The 200-square-foot (19 m2) rock is a part of the vertical Wingate sandstone cliffs that enclose the upper end of Indian Creek Canyon, and is covered by hundreds of ancient Indian petroglyphs (rock carvings)—one of the largest, best preserved and easily accessed groups in the Southwest. The petroglyphs have a mixture of human, animal, material and abstract forms, and to date no-one has been able to fully interpret their meaning.
The first carvings at the Newspaper Rock site were made around 2,000 years ago, and although a few are as recent as the early 20th century, left by the first modern day explorers of this region, the main groups have been assigned to the Anasazi (AD 1 to 1300), Fremont (AD 700 to 1300) and Navajo (AD 1500 onwards).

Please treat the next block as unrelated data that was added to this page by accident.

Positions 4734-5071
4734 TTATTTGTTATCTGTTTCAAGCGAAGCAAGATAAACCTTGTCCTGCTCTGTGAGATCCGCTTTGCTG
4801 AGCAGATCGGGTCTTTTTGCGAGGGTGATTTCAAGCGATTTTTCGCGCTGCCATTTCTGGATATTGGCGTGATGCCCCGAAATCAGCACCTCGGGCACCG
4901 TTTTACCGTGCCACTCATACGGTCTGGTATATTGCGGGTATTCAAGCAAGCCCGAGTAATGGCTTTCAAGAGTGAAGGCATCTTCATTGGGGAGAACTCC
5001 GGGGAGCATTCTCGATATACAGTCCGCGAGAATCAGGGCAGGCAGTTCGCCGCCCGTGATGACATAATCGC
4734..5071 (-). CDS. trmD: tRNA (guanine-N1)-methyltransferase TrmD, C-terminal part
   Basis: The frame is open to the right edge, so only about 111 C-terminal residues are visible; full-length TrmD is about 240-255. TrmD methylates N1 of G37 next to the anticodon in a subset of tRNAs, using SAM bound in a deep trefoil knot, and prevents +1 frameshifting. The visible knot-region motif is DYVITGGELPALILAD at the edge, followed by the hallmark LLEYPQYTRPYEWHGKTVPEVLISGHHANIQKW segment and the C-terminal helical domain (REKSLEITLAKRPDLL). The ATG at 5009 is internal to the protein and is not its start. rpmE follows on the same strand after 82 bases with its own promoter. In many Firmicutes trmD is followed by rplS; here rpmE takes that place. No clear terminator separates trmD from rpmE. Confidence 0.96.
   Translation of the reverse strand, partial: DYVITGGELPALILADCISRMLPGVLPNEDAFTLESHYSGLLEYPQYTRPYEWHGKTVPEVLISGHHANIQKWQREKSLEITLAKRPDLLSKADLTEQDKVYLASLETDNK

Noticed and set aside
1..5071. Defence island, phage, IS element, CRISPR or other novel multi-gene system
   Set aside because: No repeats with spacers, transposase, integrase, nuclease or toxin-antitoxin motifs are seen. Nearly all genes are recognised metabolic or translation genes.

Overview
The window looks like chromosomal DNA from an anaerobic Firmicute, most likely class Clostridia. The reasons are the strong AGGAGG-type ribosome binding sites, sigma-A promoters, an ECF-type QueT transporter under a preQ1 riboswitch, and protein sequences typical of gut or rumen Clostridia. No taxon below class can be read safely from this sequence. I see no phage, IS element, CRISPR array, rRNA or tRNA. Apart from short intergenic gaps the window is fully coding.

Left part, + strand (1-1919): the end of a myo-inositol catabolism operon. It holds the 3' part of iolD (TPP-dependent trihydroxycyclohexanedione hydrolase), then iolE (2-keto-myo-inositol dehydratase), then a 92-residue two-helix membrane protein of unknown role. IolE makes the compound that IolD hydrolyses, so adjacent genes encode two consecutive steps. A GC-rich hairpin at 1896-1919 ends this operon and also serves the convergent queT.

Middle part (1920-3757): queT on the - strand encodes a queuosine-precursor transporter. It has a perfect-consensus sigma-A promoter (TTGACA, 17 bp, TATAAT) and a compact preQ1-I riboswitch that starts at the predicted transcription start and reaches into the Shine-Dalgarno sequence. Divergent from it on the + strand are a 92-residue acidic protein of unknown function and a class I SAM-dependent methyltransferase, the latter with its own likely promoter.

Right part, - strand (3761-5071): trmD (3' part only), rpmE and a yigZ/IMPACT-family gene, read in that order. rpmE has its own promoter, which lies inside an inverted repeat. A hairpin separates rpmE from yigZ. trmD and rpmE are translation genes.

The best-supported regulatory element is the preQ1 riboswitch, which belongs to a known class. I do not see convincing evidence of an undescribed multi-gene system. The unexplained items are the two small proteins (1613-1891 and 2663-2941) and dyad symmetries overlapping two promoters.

The petroglyphs were carved by Native Americans during both the prehistoric and historic periods. Some glyphs depict riders on horses. While precisely dating the rock carvings has been difficult, repatination of surface minerals reveals their relative ages. The reason for the large concentration of the petroglyphs is unclear, making the rock somewhat of a mystery.
Teri is busy with the camera.